Welcome to the Dollhouse (Donna Bascom (Executive Producer), and Todd Solondz (Director). (1995).Suburban Pictures/Sony Pictures Classics.) This movie has very little to do with consumption, and very much to do with conduct. It presents the idea of the outsider who is NOT followed: the rebel who acts in genuine incomprehension of the world of others. (Anti)heroine Dawn Weiner ("Weiner Dog" to her peers) simply cannot make right out of her wrongness. Her outlets for this discomfiture are classic adolescent anti-socialism (she picks on her little sister, for instance), yet she continues to strive for an ingress into the normal, "cool" world.
Rebel without a Cause (David Weisbart (Producer), and Nicholas Ray (Director). (1955). Warner Bros.) "Teenage Terror Torn from Today's Headlines!"
The Subterraneans (Arthur Freed (Producer), and Ranald MacDougall (Director). (1960). MGM.) Based on Jack Kerouac's novel of the same name.
Movies and criticism of John Waters, "the Pope of trash"--Waters being absorbed with the concept of coolness, and the cult of the outsider. Ricki Lake in "Hairspray" is classic: a fat girl with an unlovely family (obese transvestite Divine plays her mother; need I say more?) who through skillful self-promotion gains access to the upper echelons of Baltimore's teen scene. There's also "Pecker," in which Edward Furlong's innocent camera eye is glommed onto by the New York artworld glitterati with nearly destructive consequences for his idiosyncratic (and suddenly cool) community. Waters's point seems ever to be that the original is, of necessity, ultimately inexplicable--non-formulaic, transgressive, and fearless more out of ignorance than actual bravery.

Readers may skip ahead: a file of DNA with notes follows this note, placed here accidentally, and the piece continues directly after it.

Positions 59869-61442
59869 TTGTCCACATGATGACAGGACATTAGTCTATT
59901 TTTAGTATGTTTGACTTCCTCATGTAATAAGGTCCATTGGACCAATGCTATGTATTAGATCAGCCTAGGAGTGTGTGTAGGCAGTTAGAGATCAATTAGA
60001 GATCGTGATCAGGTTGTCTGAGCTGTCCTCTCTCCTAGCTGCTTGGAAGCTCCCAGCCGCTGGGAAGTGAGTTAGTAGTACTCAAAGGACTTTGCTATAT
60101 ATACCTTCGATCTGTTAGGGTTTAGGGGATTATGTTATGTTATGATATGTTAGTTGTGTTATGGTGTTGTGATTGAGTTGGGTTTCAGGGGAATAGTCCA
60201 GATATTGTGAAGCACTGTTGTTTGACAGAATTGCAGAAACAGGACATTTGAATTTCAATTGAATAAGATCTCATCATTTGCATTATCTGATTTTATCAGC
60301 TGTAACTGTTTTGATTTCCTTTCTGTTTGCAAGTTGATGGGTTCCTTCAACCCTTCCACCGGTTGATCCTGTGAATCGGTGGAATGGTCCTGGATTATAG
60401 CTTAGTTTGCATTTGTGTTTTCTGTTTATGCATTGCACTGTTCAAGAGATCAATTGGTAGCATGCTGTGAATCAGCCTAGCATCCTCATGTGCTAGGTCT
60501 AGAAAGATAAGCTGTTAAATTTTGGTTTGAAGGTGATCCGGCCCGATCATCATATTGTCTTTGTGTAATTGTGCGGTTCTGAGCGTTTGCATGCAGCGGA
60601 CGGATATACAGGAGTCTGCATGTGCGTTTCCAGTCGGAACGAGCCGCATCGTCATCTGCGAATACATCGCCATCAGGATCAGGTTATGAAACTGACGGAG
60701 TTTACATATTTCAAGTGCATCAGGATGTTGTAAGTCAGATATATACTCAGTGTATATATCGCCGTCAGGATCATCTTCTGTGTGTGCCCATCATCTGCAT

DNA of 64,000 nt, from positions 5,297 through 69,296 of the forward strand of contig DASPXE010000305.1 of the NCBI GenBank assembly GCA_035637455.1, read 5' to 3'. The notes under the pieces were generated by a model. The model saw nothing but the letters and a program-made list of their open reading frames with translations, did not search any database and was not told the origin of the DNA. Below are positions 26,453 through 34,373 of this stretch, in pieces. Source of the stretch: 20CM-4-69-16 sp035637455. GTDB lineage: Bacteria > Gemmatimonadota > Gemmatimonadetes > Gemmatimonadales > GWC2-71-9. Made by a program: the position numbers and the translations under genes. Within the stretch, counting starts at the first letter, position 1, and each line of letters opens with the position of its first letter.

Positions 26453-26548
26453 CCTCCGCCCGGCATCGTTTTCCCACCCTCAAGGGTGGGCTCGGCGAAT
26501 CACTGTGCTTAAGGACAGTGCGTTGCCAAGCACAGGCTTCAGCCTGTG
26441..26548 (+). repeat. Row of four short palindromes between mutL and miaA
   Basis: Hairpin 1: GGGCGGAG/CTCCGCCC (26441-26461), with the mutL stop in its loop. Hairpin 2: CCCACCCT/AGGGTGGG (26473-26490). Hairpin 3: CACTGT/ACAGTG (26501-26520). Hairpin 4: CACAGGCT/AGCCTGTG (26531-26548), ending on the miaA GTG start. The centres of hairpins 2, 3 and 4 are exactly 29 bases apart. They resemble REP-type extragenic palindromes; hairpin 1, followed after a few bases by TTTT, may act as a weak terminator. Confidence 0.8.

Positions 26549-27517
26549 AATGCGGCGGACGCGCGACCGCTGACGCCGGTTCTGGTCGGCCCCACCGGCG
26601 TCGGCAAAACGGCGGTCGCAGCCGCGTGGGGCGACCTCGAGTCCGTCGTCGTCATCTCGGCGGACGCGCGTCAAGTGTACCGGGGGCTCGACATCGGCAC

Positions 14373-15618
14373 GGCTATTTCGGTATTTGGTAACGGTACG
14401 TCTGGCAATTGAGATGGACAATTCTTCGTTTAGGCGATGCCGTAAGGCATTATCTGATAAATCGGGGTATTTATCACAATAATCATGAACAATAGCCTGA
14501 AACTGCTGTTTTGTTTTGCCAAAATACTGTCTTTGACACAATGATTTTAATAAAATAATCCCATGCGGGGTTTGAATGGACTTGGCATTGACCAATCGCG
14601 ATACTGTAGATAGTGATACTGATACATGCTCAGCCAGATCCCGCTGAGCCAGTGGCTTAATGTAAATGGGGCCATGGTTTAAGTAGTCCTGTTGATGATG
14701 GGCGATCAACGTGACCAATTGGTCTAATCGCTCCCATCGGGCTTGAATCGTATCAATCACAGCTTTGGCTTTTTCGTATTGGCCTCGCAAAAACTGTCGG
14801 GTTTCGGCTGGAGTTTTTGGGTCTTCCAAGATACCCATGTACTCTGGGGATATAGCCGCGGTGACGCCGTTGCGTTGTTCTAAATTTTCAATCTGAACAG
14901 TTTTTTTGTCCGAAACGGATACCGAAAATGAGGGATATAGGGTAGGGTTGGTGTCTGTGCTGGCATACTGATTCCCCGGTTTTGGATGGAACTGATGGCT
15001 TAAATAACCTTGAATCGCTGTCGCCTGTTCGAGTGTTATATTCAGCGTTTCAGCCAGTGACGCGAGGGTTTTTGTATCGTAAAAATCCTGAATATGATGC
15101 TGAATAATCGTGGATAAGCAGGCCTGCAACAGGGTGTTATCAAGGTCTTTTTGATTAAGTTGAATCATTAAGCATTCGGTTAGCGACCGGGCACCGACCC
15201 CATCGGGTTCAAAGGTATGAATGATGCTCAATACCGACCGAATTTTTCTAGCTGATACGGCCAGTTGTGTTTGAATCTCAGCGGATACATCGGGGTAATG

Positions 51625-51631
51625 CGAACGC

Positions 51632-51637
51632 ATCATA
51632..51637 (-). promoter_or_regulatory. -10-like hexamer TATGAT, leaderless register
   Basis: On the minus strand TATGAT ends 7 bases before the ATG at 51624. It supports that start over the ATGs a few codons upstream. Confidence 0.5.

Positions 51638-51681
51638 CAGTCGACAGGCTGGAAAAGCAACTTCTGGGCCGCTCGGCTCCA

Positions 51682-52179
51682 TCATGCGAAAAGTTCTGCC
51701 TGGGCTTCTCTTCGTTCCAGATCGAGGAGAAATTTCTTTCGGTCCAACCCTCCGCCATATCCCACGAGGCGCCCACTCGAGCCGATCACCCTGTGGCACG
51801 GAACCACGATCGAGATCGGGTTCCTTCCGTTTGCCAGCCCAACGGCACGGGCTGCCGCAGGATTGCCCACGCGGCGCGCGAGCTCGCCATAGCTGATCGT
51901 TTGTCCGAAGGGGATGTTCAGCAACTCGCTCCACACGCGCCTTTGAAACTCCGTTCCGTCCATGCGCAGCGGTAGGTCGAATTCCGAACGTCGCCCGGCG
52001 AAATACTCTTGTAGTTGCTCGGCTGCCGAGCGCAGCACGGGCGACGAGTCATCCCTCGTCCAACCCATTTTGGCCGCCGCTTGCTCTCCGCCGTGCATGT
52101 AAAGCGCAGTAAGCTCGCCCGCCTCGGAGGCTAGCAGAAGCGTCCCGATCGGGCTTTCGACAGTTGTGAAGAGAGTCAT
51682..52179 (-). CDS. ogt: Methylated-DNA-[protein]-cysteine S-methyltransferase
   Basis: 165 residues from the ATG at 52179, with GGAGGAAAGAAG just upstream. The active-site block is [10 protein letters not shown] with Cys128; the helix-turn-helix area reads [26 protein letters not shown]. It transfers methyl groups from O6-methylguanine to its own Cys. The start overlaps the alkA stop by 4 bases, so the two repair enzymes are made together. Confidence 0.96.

All of Edith Wharton's novels except "Ethan Frome", but most particularly "The House of Mirth" and "The Custom of the Country."
The Baffler, which is published irregularly but with great gusto. It's self-described as "the journal that blunts the cutting edge" and offers some truly great left-ish cultural criticism (articles like "Why Johnny Can't Dissent" and "Trouble in the House of Cliche"), when it's not completely full of itself. Find it at an independent bookstore near you. The Baffler also has its own list of books, which you may order by mail.
Fat glossy magazines with more ads than editorial content and an upscale readership, because you might as well keep up your socio-visual vocabulary.